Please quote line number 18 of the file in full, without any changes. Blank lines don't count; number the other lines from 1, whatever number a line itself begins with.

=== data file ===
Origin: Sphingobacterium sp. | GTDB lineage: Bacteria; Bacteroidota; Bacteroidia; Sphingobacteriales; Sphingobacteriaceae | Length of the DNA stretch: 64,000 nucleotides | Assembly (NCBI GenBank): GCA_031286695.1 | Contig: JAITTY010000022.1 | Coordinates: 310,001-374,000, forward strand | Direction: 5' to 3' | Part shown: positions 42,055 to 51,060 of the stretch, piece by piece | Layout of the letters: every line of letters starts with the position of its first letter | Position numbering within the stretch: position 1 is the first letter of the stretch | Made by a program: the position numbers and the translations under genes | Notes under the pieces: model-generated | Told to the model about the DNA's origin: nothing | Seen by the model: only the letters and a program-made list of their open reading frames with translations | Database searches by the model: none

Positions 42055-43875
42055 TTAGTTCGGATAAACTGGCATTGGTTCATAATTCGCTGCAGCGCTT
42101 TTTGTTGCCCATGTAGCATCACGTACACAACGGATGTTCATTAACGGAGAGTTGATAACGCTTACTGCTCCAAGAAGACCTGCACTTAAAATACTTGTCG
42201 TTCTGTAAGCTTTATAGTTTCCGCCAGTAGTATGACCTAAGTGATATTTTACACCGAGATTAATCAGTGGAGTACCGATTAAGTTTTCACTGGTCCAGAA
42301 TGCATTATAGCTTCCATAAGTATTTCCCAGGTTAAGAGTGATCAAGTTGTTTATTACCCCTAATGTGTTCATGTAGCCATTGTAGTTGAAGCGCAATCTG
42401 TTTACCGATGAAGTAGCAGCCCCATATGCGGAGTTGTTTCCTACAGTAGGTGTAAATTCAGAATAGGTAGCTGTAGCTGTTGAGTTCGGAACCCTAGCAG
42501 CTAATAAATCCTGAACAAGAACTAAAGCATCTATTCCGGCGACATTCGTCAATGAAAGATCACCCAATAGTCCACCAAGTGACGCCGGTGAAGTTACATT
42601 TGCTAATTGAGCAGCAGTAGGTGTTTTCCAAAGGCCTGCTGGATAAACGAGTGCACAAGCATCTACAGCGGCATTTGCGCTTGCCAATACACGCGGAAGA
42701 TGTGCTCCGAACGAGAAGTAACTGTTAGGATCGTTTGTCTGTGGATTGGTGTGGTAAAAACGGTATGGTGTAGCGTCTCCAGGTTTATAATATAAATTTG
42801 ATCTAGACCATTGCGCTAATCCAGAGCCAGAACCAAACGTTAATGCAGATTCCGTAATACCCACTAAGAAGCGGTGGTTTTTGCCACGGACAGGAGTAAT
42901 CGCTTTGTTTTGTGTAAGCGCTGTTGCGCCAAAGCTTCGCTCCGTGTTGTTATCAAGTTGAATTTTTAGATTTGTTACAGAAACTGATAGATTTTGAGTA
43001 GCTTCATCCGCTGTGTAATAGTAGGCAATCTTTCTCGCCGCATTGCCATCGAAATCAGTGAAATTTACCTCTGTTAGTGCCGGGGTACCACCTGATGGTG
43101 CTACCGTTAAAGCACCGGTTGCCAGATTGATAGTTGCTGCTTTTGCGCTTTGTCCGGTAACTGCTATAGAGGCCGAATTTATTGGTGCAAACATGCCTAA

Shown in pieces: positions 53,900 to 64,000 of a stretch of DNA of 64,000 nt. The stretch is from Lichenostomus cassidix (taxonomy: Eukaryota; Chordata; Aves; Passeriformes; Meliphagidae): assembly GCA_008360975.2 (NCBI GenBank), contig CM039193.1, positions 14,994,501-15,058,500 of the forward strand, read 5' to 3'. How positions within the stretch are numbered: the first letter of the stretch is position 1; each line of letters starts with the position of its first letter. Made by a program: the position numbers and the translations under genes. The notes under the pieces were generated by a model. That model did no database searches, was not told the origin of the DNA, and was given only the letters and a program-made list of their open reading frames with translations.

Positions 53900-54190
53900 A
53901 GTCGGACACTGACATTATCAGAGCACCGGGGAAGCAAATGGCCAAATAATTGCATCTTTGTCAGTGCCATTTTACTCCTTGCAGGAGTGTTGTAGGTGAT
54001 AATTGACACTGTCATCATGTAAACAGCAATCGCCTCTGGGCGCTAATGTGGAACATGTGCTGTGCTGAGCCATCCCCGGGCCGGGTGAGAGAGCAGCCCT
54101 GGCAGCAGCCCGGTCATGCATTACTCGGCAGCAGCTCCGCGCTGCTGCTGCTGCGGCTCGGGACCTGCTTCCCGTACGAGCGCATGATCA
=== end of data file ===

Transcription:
53901 GTCGGACACTGACATTATCAGAGCACCGGGGAAGCAAATGGCCAAATAATTGCATCTTTGTCAGTGCCATTTTACTCCTTGCAGGAGTGTTGTAGGTGAT